Ken Plum: Law and order and justice
There is no more important function of government than ensuring public safety. The challenge in a constitutional form of government is achieving safety for the public without jeopardizing the rights and freedom of some to protect others. Public safety has been like a political football with some raising fears about crime and perceived threats to the community. Few is the number of politicians who until recently have been willing to suggest that our laws and institutions of justice require a review of the balance of public safety, the application of laws, and justice.
Over the last several decades there have been many political campaigns built around a suggestion of increasing crime rates and simplistic solutions to keep everyone safe. California started the trend with legislation with the slogan “Three Strikes and You’re Out” that increased penalties for repeated offenses. A governor’s race in Virginia was won by an underdog candidate with a slogan of “no more parole.” Legislative sessions during an election year would see more ideas about expanding the list of crimes for which the state could put someone to death, and the list lengthened of crimes for which mandatory minimum sentences were prescribed. At the same time guns became easier to purchase and own, and every mass shooting was followed by more gun purchases.
Capital punishment, extending the time prisoners were held, and arming more citizens resulted in Virginia being the number one state in putting people to death (first with an electric chair and more recently with lethal injections), increased prison construction, severe over-crowding of prisons, and protests at the state capitol in Richmond of over 22,000 armed persons.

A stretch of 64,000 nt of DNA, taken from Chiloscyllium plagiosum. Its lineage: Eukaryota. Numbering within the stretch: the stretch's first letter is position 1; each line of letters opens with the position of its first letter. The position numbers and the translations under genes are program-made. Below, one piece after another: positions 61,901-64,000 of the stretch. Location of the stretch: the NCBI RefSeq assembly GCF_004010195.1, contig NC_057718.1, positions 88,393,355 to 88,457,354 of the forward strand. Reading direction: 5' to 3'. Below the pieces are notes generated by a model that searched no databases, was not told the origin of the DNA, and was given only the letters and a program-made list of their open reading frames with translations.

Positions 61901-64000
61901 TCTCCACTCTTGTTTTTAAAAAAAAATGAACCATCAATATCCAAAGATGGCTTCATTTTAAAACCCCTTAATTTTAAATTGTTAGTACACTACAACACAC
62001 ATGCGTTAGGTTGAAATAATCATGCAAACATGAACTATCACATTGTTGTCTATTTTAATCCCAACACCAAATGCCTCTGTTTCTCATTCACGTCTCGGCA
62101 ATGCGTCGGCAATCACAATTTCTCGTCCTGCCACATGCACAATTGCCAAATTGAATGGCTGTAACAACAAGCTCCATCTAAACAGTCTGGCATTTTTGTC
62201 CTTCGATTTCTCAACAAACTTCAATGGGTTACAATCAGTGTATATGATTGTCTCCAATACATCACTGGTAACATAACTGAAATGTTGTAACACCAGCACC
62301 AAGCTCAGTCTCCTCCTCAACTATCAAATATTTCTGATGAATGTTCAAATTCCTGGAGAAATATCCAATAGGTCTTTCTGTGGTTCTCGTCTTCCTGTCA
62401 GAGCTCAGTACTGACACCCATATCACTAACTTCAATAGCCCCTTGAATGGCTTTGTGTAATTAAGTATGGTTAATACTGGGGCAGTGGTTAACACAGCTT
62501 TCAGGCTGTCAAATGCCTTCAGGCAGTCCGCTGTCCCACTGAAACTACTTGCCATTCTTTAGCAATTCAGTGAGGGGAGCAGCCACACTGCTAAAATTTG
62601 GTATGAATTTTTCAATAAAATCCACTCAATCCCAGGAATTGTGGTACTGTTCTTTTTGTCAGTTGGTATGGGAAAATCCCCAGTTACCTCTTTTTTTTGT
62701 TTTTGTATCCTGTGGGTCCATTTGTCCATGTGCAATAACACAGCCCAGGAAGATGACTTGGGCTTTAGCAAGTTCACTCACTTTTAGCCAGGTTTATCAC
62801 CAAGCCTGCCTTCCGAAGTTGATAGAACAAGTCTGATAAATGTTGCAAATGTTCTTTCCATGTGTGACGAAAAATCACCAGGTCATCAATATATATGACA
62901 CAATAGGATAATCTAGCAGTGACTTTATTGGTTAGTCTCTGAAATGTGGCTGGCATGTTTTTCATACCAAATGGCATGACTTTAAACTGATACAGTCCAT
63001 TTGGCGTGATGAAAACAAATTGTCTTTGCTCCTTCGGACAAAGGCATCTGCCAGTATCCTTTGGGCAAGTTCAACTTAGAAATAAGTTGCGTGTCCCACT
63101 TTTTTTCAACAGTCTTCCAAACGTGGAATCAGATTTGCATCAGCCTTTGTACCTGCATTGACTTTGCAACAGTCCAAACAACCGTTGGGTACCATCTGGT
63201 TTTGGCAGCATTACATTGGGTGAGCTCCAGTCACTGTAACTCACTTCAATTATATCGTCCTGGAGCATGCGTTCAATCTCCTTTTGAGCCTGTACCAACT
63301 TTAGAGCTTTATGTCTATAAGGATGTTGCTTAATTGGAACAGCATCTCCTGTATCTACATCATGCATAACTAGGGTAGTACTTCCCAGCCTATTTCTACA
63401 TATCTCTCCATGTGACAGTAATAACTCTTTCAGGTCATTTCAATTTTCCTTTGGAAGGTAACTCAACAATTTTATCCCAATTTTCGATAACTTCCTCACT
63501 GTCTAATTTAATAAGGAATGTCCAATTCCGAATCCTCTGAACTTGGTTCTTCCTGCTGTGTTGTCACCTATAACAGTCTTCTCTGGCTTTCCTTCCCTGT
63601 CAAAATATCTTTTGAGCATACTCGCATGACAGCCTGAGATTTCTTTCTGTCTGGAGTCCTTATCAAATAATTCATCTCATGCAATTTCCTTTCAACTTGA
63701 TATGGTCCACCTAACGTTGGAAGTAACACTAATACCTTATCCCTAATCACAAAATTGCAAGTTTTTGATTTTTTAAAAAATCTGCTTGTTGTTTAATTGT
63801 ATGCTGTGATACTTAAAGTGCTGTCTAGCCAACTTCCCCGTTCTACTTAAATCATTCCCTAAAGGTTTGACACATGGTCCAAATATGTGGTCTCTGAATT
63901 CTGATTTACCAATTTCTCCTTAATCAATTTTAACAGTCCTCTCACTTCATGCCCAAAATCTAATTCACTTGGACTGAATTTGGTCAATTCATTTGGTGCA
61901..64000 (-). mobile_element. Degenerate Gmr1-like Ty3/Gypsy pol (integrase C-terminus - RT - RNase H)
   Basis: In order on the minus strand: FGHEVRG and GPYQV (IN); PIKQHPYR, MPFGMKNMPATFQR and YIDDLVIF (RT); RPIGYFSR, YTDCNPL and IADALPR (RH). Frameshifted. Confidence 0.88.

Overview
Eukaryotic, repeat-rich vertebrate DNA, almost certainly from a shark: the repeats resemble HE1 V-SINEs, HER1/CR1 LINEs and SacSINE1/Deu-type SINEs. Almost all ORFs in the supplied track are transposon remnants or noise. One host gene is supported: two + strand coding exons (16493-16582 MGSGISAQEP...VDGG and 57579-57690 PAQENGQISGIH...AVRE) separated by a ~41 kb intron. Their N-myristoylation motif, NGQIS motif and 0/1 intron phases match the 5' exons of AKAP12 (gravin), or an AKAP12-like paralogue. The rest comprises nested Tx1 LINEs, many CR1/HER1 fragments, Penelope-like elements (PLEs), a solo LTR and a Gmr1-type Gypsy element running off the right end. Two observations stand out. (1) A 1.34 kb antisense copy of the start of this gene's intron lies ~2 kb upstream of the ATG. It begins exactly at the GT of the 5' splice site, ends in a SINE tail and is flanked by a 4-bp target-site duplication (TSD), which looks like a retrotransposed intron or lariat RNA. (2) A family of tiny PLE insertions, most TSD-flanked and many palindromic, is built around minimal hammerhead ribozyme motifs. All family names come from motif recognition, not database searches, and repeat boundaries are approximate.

The disproportionate impact on people of color and in minority communities has become glaringly clear as the videos of body-cam and other devices show us the unfair way some laws have been administered. The slogan “Black Lives Matter” hit a responsive chord as the inequities in administering laws became obvious.
With the outcome of the elections of 2019 and the election of more progressive members in the House of Delegates, Virginia has become more realistic in its dealing with criminal justice and law and order issues. Abolishing the death penalty was one of the first among many reforms taken. A recognition of the connection between Jim Crow laws of the past and current policing resulted in the repeal of laws that were most strongly felt in the Black community. No-knock warrants were eliminated as were minor offenses that resulted in Black persons being stopped regularly by the police. A bill for the expungement of records of convictions for several misdemeanor crimes passed as did a bill to establish a process for seeking expungement through the courts for other crimes. Major progress was made in the discussion of eliminating mandatory minimum sentences with the likelihood that a bill will be passed in future sessions.
Some will call the actions of the legislature being soft on crime. I believe that a more realistic view is that the state has become less political and more balanced on ways to keep the community safe and to realize justice for more of our citizens. You will hear more of these opposing views in the campaigns coming up this fall.
Ken Plum is a member of the Virginia House of Delegates.